Health Leaders Comment
By Francine R. Gaillour, M.D., for HealthLeaders News, Jan. 6, 2003
In the past several months I have been intrigued by various "future trends" and "forecasts" and their relevance to healthcare delivery and business.
Aside from nanobots in toothpaste to fight plaque and the first Bionic Olympics coming sometime in 2020, what I find most interesting is the "perfect storm" brewing as a result of the confluence of these five major trends:
The growing population of aging adults
The increasing demand for "friction-free" experience: no wait, no errors, no delay
The self-forming communities of like-minded individuals made possible by the Internet
The disintermediation of the priest class: Priests, doctors, and other "experts" are being bypassed by "consumers" who are getting their needs met from other sources
The increased discernment and sophistication on the part of consumers and their "advocates"
As individual trends, these forces are manifesting in healthcare in ways that are not difficult to see. What might happen when two or more of these forces begin to affect our already dynamic industry? Here are a few observations and thoughts on how their combined effects will manifest in the future of healthcare delivery and business.
The aging baby boomers will push the burgeoning number of Medicare recipients to a critical level and will also bring an unprecedented demand for additional services. Boomers want wellness services covered; they also want the most advanced treatment options NOW, and they know how to look up the latest in evidence-based practice for what they have.
The Internet has been the catalyst for people with similar interests to create self-moderated communities. This is especially true for those who define their interest as a condition, symptom, or diagnosis. These communities are a becoming a primary source of support and up-to-date medical information. Opportunities to capitalize on these groups are not lost on the pharmaceutical industry, with its creative and increasingly frequent solicitations for clinical trial participation among these communities. Another opportunity is for the enterprising physician to become a "cyber-moderator" of these groups. It is the group-visit in the clinic idea, but on a much broader scale.
Primary care physicians will be disintermediated by the Internet's patient-driven communities, by specialists (boomers want to shop direct) and by alternative practitioners. Family physicians will voluntarily leave the profession in droves as their incomes drop below a certain threshold. Their only hope: Start a premium medical practice or expand to include integrative services.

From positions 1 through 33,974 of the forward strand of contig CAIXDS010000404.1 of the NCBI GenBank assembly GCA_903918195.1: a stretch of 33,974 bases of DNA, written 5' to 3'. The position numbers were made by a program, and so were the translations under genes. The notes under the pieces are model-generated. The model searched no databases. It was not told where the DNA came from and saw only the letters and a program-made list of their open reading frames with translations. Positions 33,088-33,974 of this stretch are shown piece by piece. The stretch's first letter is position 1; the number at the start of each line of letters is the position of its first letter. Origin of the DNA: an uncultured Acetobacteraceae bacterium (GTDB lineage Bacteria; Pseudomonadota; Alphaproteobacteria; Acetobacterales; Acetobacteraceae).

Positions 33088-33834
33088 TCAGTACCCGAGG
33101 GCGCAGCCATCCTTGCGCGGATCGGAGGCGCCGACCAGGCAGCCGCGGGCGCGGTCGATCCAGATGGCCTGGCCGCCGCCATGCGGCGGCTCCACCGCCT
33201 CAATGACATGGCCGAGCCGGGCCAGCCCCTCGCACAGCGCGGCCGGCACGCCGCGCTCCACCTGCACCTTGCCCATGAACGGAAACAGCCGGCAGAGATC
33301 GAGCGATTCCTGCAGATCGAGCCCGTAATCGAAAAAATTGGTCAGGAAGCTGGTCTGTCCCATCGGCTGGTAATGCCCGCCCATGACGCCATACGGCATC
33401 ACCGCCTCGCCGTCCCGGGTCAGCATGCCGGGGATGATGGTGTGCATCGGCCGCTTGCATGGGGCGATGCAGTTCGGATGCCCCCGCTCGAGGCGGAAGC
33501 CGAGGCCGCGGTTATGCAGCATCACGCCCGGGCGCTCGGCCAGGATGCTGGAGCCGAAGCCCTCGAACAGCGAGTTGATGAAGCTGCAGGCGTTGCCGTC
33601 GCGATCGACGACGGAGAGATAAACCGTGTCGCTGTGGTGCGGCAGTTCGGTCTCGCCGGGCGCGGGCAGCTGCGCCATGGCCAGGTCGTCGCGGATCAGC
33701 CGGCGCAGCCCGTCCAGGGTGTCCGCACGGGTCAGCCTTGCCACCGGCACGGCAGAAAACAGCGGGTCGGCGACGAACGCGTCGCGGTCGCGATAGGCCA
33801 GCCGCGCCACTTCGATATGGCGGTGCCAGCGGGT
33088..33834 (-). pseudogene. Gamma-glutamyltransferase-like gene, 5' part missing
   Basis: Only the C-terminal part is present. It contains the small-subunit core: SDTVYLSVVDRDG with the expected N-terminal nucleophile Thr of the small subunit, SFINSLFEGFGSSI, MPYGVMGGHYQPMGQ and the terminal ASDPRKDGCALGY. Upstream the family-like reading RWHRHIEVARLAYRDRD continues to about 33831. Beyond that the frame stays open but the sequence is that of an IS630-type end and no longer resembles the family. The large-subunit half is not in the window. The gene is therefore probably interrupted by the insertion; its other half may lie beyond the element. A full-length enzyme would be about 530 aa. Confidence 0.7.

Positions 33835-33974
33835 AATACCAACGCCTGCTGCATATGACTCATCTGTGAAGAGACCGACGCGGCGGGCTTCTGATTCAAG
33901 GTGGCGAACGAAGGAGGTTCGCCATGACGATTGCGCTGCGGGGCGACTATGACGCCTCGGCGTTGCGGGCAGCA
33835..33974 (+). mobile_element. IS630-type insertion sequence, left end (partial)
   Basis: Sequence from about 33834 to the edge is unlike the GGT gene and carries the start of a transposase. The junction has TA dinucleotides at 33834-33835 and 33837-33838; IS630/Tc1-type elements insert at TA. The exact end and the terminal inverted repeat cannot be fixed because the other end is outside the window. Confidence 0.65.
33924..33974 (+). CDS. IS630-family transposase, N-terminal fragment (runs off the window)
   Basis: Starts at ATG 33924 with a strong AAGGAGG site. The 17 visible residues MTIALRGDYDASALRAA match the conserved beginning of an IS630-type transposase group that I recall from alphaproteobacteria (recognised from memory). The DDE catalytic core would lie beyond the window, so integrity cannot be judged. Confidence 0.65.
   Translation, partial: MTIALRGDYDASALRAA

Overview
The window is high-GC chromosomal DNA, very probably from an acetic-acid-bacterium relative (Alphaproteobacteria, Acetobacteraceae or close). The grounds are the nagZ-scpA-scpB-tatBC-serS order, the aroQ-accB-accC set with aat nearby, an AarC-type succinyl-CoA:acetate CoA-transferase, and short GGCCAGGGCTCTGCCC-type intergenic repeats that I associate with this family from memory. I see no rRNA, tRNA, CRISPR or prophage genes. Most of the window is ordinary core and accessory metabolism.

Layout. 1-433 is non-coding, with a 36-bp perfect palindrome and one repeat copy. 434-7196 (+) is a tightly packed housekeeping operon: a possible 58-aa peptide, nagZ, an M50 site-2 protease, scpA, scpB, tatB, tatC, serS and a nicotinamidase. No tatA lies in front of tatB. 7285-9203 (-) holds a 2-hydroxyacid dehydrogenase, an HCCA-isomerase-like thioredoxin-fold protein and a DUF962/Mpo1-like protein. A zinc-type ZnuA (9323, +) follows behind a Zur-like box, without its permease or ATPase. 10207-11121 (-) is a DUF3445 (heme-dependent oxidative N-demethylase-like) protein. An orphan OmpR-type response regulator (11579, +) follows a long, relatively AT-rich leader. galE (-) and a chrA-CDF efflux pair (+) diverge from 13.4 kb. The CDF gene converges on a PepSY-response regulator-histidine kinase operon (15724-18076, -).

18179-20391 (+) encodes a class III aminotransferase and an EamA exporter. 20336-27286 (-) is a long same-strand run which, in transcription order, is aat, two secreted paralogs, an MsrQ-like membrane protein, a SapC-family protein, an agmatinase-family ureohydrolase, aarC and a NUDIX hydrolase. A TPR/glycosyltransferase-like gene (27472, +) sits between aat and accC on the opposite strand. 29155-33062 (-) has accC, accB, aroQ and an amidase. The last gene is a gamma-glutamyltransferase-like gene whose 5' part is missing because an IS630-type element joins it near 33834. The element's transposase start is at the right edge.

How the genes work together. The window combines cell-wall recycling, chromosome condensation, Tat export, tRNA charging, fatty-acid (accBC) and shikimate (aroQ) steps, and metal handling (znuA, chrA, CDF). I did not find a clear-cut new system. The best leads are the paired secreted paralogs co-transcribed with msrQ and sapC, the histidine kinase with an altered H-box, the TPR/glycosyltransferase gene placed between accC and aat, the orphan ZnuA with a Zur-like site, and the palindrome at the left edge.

A new medical specialty will emerge: The Patient Advocate. Not providing any direct patient care, this doctor will play the role of translator of medical knowledge and facilitator of treatment decision-making. Much like the role that a "doctor in the family" plays with her loved ones and relatives, the Patient Advocate will help his client sort through the many options of where to go for diagnosis, treatment, before- care, after-care, alternative care and additional care. This professional will be comfortable with Western, Eastern, and Alternative medicine, having no bias in favor of any one modality, but at the same time demanding professionalism and accountability from all.
We have already seen the emergence of "premium" service medical practices in some large cities. For an extra fee, patients get same-day service, house calls and a good bedside manner. Look for these service models to go mainstream, with at least 30 percent of families in large cities opting for such "premium" service.
The use of computerized physician order entry (CPOE) and decision-support applications in some hospitals and clinics will mark them as "credentialed" by the growing number of sophisticated consumers who understand more about evidence-based medicine than the average physician. Physicians who don't go along and learn how to use technology to their advantage will be on the fringe.
But not so fast: having computerized physician order entry will not be enough! A hospital or physician will also have to offer a broader range of "integrative medicine" options to be considered "credentialed" and enlightened. These will include deep relaxation, Yoga, acupuncture, herbal medicine, and Reiki to name a few.
Many healthcare organizations, physicians, and healthcare businesses have chosen to ignore these trends and continue to go about their business, wringing their hands or cursing the forces that seem out of their control. Others are moving, shifting and positioning themselves to ensure they will be a player. Where are you?
Francine R. Gaillour, M.D., FACPE, is a strategic advisor for healthcare industry executives and a professional speaker on healthcare leadership, technology and innovation. She may be reached at 425-885-5753 or Francine@kihealth.com